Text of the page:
New funding worth £1.8 million to help Nottinghamshire victims of domestic abuse and sexual violence
Nottinghamshire police and crime commissioner Caroline Henry has secured a £1.8 milion windfall to increase help for victims and survivors of domestic abuse and sexual violence.
Charities and community-based support services across Nottinghamshire will benefit from the major funding boost – including nearly £230,000 for Nottingham-based Equation.
Equation will receive £100,611.83 this year, with a further £99,697 in 2022/23 for specialist advisors posts who will work with men across the city and county.
Equation was also awarded £29,443 to provide specialist resources such as Help a Friend, and a targeted awareness campaign.
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Anthea Tainton, acting chief executive of Equation, said: "We are just thrilled to have received this funding at such an incredibly vital time for survivors of domestic abuse.
"There are many positives for us all in the easing of lockdown, and now more survivors are finally finding themselves more able to reach out for help for the first time.
"This generous funding will ensure we reach more survivors across our whole community in both the city and county, providing the much needed support and safety they deserve regardless of age, race, sex, gender identity, sexuality, (dis)ability, wealth, or lifestyle."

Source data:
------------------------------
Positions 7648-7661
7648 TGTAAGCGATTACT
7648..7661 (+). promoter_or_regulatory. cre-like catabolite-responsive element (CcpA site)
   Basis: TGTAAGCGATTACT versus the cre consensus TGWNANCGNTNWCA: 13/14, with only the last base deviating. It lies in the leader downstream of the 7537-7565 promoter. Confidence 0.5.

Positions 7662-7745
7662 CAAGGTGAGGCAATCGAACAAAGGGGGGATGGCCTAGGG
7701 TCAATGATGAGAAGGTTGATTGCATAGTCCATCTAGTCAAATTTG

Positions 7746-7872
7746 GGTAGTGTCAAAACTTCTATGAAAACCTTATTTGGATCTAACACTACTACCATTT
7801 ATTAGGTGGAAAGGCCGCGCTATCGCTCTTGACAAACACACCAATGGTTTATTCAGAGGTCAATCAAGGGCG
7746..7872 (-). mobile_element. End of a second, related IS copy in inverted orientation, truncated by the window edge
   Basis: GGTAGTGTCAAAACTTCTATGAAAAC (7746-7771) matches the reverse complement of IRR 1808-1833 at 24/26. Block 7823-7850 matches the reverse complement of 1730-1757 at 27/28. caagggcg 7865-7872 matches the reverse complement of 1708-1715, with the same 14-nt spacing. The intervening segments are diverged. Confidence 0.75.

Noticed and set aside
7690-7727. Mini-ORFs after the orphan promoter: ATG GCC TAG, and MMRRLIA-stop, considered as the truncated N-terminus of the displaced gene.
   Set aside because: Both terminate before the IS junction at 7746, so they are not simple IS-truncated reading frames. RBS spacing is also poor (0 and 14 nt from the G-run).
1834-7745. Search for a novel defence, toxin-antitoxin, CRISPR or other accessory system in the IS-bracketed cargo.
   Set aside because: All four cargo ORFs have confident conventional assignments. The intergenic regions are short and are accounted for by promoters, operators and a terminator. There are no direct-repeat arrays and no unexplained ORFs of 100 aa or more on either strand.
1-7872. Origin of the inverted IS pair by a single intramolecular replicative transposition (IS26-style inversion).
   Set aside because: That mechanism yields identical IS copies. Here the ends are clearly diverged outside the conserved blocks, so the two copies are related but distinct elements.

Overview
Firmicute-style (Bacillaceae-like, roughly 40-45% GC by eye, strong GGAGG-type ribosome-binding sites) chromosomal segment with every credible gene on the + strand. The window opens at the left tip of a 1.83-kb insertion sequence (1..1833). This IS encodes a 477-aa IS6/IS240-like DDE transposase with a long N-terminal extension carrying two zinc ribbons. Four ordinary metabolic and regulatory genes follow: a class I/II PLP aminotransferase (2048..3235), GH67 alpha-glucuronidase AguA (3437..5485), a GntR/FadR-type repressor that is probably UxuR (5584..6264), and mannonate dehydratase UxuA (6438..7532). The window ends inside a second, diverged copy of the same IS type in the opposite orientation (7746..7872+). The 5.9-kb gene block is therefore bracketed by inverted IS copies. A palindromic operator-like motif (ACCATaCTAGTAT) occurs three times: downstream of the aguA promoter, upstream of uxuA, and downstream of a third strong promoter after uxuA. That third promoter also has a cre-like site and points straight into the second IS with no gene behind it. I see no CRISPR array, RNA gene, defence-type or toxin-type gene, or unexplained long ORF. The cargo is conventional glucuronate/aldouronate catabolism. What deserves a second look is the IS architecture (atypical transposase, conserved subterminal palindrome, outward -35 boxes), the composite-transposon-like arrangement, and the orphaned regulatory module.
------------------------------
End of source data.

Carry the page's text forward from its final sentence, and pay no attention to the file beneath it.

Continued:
It is part of Mrs Henry's commitment to prioritise support for victims and survivors of crime and put them at the heart of her community safety and policing plans.
An extra £424,514 on top of the usual Ministry of Justice (MoJ) Victims' Services Grant has been secured to support community-based support services in the city and county amid the pandemic.
An additional £1.4 million has been granted to fund extra specialist posts as part of Independent Sexual Violence Advisor (ISVA) and Independent Domestic Violence Adviser (IDVA) provision in Nottinghamshire between April 2021 and March 2023.
Mrs Henry said: "I want victims and survivors of domestic abuse and sexual violence to know they will always come first regardless of where they live in the county.
"I am determined to ensure every area of Nottinghamshire receives the support and resources it needs to respond to survivors and offer help as quickly as possible - now and beyond the pandemic.
"This is a huge amount of money and will help us recruit more specialist staff, increase therapeutic support, deliver bespoke help for teen victims and individuals from the BAME and LGBT communities and respond quickly to those who need urgent support to escape their abuser.
"These services are a lifeline and I will do everything possible to support them."
A total of £196,355 has been allocated to domestic abuse services while £139,533 will fund sexual violence services across the county.
An additional grant of £88,626 has been earmarked for Nottinghamshire Sexual Violence Support Services (Nottinghamshire SVS Services) from the Rape Support Fund to cover the costs of additional ISVA support and therapy at the new Asa hub.
The MoJ grant for ISVA and IDVA provision will fund a number of specialist posts including specialist ISVA and IDVAs for BAME victims, older people, LGBT individuals and young people and children across the city and county.
ISVAs provide much-needed informational, practical and emotional support and advocacy for survivors of domestic abuse and sexual violence. IDVAs provide safety planning and other support for domestic abuse survivors including through the courts.
"The demand for both specialist roles has risen significantly as a result of Covid 19.”